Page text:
A half-hour before everyone takes a seat, the Sunday morning coffee and doughnuts are producing their desired effect.
Fellowship: Hearty greetings, handshakes and hugs. The chatter gets boisterous as the gathering space fills.
Coffee and doughnuts are a classic element at many a house of worship. This isn’t a church, though. That’s about the last place most of these people want to be. But it’s not anti-church, either.
This assembly is called Kansas City Oasis. Members gather weekly in a way that appears churchlike, but there’s no prayer, no reference to a higher power. Most are atheists or agnostics, although people of faith aren’t excluded.
“We get to celebrate the human experience every week, so welcome,” says Helen Stringer, the group’s executive director, as the room grows quiet.
Some drawn to this Sunday gathering grew up without a religious tradition. Some felt driven from church by harsh dogma and treatment. Some were raised with religion but lost their faith, they say, to reason and science.
That last description fits Stringer, the founder of the group that has been meeting at 11 a.m. Sundays since April.
A wave of such groups is appearing across the country and around the world — a popular one begun in London calls itself Sunday Assembly. Stringer patterned Kansas City’s nonreligious Sunday gatherings after Houston Oasis, begun two years ago by a former pastor. Oasis is described as a combination TED talk and house concert.
Filling a void
Stringer, 33, grew up in a mainstream Protestant household and graduated with a pastoral studies degree from North Central University, a conservative Pentecostal school in Minnesota.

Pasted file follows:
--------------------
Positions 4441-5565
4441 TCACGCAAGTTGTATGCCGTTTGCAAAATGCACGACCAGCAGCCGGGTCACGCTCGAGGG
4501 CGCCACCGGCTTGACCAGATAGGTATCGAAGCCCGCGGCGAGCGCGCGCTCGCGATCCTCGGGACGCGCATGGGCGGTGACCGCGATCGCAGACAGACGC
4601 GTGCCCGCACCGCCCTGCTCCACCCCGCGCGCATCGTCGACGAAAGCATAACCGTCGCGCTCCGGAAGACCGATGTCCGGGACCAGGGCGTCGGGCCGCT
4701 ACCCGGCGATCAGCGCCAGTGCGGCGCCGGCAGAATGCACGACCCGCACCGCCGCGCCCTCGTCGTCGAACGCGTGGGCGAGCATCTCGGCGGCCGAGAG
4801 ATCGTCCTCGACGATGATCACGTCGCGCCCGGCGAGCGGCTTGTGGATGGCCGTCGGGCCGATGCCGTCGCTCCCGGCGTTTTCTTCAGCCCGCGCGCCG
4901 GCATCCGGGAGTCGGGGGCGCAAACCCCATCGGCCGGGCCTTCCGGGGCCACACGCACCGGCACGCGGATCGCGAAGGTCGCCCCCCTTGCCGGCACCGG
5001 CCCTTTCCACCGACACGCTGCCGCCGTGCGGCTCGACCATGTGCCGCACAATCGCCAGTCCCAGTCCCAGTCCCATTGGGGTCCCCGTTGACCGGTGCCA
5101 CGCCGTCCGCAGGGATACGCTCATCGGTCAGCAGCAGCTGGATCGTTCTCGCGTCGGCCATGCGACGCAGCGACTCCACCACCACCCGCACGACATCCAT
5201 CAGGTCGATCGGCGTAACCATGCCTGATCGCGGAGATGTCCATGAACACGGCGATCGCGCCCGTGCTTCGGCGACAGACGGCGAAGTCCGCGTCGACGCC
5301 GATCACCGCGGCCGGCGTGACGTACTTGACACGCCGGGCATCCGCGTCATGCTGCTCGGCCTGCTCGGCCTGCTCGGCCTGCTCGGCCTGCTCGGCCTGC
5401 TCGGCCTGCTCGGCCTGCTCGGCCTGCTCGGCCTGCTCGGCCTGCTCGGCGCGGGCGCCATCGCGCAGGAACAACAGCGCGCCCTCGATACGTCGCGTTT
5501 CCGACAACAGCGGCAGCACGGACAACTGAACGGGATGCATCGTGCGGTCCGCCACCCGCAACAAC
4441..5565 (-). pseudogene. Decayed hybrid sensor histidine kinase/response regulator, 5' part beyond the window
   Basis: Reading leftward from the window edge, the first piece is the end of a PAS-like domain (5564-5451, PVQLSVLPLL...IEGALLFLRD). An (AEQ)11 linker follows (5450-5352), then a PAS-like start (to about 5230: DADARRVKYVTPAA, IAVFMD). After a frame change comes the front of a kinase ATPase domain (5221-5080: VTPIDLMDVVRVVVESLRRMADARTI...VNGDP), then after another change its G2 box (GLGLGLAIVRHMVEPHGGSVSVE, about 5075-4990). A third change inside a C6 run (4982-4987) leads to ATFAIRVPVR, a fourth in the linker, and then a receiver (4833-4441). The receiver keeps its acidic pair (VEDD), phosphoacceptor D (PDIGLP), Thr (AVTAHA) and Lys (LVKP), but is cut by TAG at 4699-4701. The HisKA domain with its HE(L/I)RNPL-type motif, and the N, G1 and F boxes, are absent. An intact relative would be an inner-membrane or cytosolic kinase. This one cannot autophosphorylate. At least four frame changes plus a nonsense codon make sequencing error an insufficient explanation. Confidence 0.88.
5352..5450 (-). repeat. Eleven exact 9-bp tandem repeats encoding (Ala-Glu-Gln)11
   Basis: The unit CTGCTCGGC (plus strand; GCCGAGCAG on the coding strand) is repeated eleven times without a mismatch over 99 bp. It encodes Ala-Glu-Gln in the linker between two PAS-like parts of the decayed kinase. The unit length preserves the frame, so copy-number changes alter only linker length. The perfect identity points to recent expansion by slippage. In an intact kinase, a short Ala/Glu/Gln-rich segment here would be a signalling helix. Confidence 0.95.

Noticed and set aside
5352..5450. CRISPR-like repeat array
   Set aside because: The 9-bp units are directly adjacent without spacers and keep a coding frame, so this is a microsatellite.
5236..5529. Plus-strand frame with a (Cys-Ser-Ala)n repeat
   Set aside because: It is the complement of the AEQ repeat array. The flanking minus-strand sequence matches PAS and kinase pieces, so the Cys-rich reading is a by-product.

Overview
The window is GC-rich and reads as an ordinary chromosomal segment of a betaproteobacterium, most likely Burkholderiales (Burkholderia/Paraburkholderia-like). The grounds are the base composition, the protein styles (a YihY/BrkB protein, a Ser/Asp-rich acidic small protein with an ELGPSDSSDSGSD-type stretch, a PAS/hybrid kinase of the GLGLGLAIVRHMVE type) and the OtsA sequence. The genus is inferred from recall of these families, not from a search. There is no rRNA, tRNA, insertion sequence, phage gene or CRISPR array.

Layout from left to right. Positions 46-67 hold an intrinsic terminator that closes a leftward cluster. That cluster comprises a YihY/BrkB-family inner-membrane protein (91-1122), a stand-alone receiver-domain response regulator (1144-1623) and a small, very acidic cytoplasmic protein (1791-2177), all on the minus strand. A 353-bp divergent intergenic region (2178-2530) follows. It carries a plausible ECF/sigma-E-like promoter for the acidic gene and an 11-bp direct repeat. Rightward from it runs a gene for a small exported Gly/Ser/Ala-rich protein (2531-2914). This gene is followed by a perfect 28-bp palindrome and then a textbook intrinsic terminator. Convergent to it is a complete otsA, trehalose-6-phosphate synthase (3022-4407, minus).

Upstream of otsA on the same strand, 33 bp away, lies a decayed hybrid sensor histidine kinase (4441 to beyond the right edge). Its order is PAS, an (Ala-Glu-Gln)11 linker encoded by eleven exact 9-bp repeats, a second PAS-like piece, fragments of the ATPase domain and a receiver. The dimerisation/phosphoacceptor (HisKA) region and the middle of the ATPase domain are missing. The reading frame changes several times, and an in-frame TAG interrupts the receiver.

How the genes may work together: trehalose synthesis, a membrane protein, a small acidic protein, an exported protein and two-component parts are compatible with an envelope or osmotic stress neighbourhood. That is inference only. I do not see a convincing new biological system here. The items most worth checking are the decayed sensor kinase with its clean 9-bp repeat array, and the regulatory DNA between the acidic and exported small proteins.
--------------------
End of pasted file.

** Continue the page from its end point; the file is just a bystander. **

“When I was in college, I thought the best way to help people was through church life, and that the example of Jesus Christ was the ultimate example,” Stringer says.
But she and her husband, Larry, whose family attended an Assemblies of God congregation, were also questioners, then skeptics.
For her, finally, the lack of evidence to support religious beliefs, the conundrum of evil in the world and the contradictions she found in the Bible ate away at her faith.
“It all just unraveled in a matter of three or four years,” she says.
Still, the couple went to church, even worked with the youth group, until as nonbelievers it all felt wrong. They decided their sons, now 4 and 7, should make their own decisions about religion — later. So Larry and Helen Stringer quit.
They had turned away, but they had nothing to turn to.
“The sad part of leaving is you don’t have that weekly connection, you lose the community environment,” says Stringer, who has a professional organizing business.
“There are a lot of people in church pews who don’t believe any of it, but they want to belong,” she says. “It’s their community. And in our culture, church has a monopoly on community.”
Not to be ironic, but Stringer came to an epiphany: “It just dawned on me. ‘Why are we not doing what church does, minus the dogma and exclusion?’”
That idea is exploding, says Chris Stedman, executive director of the Yale Humanist Community and author of “Faitheist.”
Some atheists and humanists have long been activists, targeting issues such as church-state separation and religious extremism. But there is a growing number of Americans who are religious “nones” — they claim no religious affiliation — and they’re helping to change that focus, Stedman says.
“It’s been amazing to watch,” he says. “In the past five or six years, I’ve seen a real shift among the nonreligious toward putting a greater emphasis on community-building.
“And it’s not just about why they’re leaving religion, it’s what are they stepping into,” he says. “This is about being part of a community, finding connections to others, having places to be moved and inspired outside of a religious context.”
The number of Americans who say they are atheists or agnostic remains small, about 6 percent, but growth is rapid among those who say they are religiously unaffiliated, from about 15 percent of adults a few years ago to nearly 20 percent more recently, according to the Pew Research Center. Among adults younger than 30, nearly a third say they are unaffiliated.